Gordon Close-Support Weapon System


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7 November 2008
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Gordon CSWS

Assault Shotgun:

Battle Rifle/LSW:


Assault Rifle:

Machine Shotgun:

The Gordon Close-Support Weapon System (Gordon CSWS) was an exotic firearm project of Australian origin.

A very unusual weapon system was proposed at one time Australian Duncan Gordon. It was assumed that the basis of this family of automatic weapons constitute a belt fed machine gun, automatic shotgun with box magazine and the double-barreled submachine gun with overhead inserted magazines (A la Villar-Perosa SMG) is very unusual configuration. Gordon has developed its weapons, based on personal combat experience gained in Vietnam, where he served in the forces of SEATO. Design drawings and the general conception of his ideas involved in the Australian company BSP Planning and Design Pty. Ltd. in Norwood. Led the team of engineers, Peter Chant. Work began in early 1970.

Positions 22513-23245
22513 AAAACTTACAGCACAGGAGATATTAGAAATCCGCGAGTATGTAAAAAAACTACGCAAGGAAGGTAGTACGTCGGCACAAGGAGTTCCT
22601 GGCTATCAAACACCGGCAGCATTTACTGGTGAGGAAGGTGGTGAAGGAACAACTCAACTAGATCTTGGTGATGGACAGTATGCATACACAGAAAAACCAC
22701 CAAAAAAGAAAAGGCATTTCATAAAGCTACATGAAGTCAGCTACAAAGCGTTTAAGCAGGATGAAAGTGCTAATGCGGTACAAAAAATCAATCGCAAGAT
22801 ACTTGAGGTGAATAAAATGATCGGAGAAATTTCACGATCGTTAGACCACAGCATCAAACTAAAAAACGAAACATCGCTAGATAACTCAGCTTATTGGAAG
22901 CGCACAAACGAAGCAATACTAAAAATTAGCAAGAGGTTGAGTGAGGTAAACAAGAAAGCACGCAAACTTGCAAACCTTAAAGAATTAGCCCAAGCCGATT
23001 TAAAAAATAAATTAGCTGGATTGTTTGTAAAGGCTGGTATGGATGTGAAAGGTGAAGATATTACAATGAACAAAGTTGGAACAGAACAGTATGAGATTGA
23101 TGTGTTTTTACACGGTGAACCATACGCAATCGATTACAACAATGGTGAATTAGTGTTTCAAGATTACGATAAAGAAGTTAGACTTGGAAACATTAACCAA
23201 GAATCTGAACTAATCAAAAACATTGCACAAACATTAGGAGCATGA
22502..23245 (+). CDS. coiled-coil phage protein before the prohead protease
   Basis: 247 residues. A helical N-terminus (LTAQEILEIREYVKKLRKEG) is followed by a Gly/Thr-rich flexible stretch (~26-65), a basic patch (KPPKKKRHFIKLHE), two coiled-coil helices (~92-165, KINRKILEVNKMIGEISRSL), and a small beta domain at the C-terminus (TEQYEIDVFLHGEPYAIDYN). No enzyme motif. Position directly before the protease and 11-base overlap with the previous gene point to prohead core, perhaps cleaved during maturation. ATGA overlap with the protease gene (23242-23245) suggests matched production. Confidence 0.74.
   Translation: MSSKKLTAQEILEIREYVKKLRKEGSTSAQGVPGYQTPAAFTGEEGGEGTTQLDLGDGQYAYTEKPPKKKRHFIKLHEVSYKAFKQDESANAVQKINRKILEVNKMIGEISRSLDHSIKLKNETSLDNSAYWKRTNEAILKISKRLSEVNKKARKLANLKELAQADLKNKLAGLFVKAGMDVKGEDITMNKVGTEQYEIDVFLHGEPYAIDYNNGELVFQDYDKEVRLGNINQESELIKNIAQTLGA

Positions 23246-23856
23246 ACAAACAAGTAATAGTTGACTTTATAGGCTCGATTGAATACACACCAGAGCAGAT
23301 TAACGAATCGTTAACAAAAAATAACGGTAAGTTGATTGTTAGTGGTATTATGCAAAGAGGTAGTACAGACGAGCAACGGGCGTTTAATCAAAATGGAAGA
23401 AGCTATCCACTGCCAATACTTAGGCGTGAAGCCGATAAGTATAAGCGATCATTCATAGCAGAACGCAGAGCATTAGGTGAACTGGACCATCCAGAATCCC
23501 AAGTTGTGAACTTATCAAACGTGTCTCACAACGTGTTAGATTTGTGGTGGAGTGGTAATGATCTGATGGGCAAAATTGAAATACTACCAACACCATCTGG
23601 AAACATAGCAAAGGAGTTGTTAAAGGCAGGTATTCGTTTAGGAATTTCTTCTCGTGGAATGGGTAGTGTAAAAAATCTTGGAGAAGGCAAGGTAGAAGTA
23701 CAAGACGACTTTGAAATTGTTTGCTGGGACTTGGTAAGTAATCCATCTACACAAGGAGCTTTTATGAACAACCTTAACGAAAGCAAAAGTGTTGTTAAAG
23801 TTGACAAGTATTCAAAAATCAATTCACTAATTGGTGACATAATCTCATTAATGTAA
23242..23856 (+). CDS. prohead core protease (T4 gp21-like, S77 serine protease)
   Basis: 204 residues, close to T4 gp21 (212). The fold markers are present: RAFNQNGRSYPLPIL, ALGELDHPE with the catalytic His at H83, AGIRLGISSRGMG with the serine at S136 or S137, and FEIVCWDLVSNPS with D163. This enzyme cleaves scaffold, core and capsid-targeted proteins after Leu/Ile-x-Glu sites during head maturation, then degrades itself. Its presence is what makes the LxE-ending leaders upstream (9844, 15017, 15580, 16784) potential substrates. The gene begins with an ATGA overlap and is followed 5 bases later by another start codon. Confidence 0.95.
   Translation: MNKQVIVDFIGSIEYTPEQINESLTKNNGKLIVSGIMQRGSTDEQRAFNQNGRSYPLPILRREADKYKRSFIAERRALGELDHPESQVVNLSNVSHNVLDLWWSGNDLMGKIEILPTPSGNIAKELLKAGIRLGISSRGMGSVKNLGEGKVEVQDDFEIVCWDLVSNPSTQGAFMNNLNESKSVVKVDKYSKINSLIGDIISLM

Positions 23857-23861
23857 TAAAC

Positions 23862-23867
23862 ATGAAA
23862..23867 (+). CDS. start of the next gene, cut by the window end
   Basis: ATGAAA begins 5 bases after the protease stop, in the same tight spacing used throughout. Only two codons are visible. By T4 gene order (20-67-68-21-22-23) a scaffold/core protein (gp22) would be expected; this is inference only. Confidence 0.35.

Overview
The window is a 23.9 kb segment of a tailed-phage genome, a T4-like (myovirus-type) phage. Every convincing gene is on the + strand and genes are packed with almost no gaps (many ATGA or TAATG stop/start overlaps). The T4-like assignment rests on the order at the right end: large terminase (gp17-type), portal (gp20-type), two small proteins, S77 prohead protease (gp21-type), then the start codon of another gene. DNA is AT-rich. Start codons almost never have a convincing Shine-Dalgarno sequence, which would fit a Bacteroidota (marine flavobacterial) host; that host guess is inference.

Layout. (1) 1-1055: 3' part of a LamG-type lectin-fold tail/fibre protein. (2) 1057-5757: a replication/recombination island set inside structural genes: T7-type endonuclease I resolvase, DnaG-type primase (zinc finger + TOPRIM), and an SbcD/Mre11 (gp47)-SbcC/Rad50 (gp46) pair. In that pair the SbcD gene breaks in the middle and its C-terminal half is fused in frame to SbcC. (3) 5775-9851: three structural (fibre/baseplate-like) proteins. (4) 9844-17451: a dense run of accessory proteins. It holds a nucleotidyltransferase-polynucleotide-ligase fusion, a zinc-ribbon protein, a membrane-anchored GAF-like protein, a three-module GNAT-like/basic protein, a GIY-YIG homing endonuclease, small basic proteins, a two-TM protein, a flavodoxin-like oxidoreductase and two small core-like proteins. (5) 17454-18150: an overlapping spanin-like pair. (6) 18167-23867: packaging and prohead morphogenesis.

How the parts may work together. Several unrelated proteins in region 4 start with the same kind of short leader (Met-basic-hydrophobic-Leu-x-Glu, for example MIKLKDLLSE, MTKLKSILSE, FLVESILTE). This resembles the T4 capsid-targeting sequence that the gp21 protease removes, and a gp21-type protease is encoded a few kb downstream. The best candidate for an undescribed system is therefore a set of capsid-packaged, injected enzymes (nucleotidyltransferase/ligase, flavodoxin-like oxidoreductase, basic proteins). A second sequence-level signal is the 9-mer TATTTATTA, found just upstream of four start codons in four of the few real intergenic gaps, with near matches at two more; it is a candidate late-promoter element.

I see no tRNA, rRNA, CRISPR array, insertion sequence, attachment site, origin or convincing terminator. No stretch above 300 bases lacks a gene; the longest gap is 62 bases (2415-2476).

The system was developed by 1972, and drawings were accomplished engineer Dale Evans. This system was a quick-barrel weapons, while the overall configuration has a mixture of ideas of the British EM-2, as well as WW2 platforms such as the German FG-42 and the American M1941 Johnson LMG. Any type of weapon could be adapted to fire as the conventional rifle cartridge and a 12 caliber bullets. Automation system, applied in the arms of an identical pattern of patent 1.834.021 J. Destree, and used to solve problems by firing rifle bullets and shot with the same weapons sites.

Source: http://dogswar.ru/oryjeinaia-ekzotika/strelkovoe-oryjie/865-sistema-oryjiia-dynk.html
Do my eyes deceive, or is that SMG double-barrelled, over & under ??
I sincerely doubt that he served in SEATO forces in South Vietnam as SEATO was not a part of the Vietnam War (indeed, while South Vietnam was named an "area of special interest" in the SEATO treaty, SVN was neither a member nor was it considered to be part of the triggering clauses which would activate the treaty). It is a common misconception that Vietnam was a SEATO conflict.

The designs are interesting but I must say, it appears he took an imaginative path in the way he placed pistol grips and magazines.

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